Randy Williams is the world’s next business mogul in the making.
As president of Talley & Twine, Williams has dominated the watch market since being featured in Essence, Ebony, Black Enterprise and Huffington Post. As a recipient of the CoVaBiz Community Impact Award and author of 7 Questions Every Young Leader Must Answer, Williams is striving to make a difference in the community by teaching young people how to think and act like leaders.
Rolling out had an opportunity to chat with Williams about his Talley & Twine watch brand and the history behind his business.
What inspired you to start Talley & Twine?
I used to collect all kinds of watches, but it was becoming increasingly hard for me to find designs that I liked. Also, the watches that I liked were $1,000 [or more], which was out of my price range. On my lunch break at my job I called my wife and asked her what she thought about me starting my own brand, and she said, “Go for it!” This gave me the confidence to move forward.
What is the backstory of your company’s name?
Talley & Twine is actually an intersection in Virginia. It used to be home to a notorious housing project that had a very bad reputation for crime and drugs. This same area is now filled with affordable housing, and many families who grew up there previously have now become homeowners. Talley & Twine represents that transition and reminds us that you don’t have to finish the way that you started.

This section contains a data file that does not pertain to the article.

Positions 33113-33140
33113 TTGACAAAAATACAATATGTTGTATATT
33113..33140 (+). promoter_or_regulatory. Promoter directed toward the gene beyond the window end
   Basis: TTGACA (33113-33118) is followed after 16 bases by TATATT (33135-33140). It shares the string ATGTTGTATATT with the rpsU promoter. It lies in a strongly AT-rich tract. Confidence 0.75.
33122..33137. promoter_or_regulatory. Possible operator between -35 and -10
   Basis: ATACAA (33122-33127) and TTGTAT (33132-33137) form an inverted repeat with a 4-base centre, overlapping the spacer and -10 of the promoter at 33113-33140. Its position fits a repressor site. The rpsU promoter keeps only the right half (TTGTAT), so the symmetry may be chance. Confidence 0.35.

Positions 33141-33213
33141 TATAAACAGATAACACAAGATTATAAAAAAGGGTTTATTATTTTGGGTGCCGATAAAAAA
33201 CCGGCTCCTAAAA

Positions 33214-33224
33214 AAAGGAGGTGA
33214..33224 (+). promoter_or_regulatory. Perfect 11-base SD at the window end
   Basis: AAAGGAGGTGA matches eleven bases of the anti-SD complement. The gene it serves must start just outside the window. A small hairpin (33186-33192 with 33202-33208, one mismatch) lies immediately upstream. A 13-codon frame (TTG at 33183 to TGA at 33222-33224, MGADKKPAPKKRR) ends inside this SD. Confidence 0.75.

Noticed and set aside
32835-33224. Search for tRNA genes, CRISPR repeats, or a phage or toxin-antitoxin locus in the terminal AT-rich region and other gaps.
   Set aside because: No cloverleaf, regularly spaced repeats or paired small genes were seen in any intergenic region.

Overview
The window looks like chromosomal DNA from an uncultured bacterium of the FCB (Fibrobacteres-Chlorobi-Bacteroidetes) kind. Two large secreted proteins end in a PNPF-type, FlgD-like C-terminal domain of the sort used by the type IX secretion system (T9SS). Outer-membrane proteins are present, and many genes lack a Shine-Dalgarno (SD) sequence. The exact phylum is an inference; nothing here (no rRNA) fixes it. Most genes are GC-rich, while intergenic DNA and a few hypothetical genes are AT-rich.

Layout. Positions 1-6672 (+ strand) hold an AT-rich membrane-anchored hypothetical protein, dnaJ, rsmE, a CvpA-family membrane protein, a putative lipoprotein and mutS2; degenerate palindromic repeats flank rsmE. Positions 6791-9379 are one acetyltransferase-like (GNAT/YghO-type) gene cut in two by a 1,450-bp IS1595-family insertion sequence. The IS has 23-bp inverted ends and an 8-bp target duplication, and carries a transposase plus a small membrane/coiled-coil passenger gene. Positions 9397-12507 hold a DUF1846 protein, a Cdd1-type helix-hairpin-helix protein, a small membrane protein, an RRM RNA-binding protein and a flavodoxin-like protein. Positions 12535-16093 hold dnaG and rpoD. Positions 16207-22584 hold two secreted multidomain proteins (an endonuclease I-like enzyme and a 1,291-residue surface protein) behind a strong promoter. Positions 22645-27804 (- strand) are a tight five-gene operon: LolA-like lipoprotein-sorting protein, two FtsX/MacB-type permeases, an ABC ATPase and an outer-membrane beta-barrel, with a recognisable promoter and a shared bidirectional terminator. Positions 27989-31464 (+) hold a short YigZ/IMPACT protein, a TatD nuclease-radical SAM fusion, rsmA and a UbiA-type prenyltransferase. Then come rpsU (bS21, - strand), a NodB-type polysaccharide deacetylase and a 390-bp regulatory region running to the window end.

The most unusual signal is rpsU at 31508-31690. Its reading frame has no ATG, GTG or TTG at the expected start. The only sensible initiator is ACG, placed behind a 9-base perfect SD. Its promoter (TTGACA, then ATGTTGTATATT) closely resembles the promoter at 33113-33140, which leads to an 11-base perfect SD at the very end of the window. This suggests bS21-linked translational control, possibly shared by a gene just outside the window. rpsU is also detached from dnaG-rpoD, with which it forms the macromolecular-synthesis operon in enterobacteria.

How do you use technology in your daily operations?
Technology is super important to what we do on a daily basis. Most importantly, it has somewhat leveled the playing field and allowed us to compete on a global scale. We utilize lots of software that allows us to automate or simplify things like accounting, inventory, shipping, design and customer service. Furthermore, technology is foundational to why we exist. It has allowed us to sell directly to our customers without the interference of any middlemen.
What advice would you give an aspiring creative?
Any aspiring creatives should know that their art is meant to be shared with the world. It is only when it’s shared that it can be fully appreciated. Don’t worry about critics or let their opinions keep you from doing your best work.
What was the first watch you ever purchased? Do you still have it?
The first watch I purchased was a silver-tone Guess watch. I bought it for $40 at a little shop in the Bahamas during my senior cruise. I kept it until after college, but my house was burglarized, and it was stolen.
What’s next for Talley & Twine?
Talley & Twine will continue to expand its product line in the form of new watch styles and new accessories. We’re also seeking to create more partnerships with similar brands [and] individuals who share our brand identity.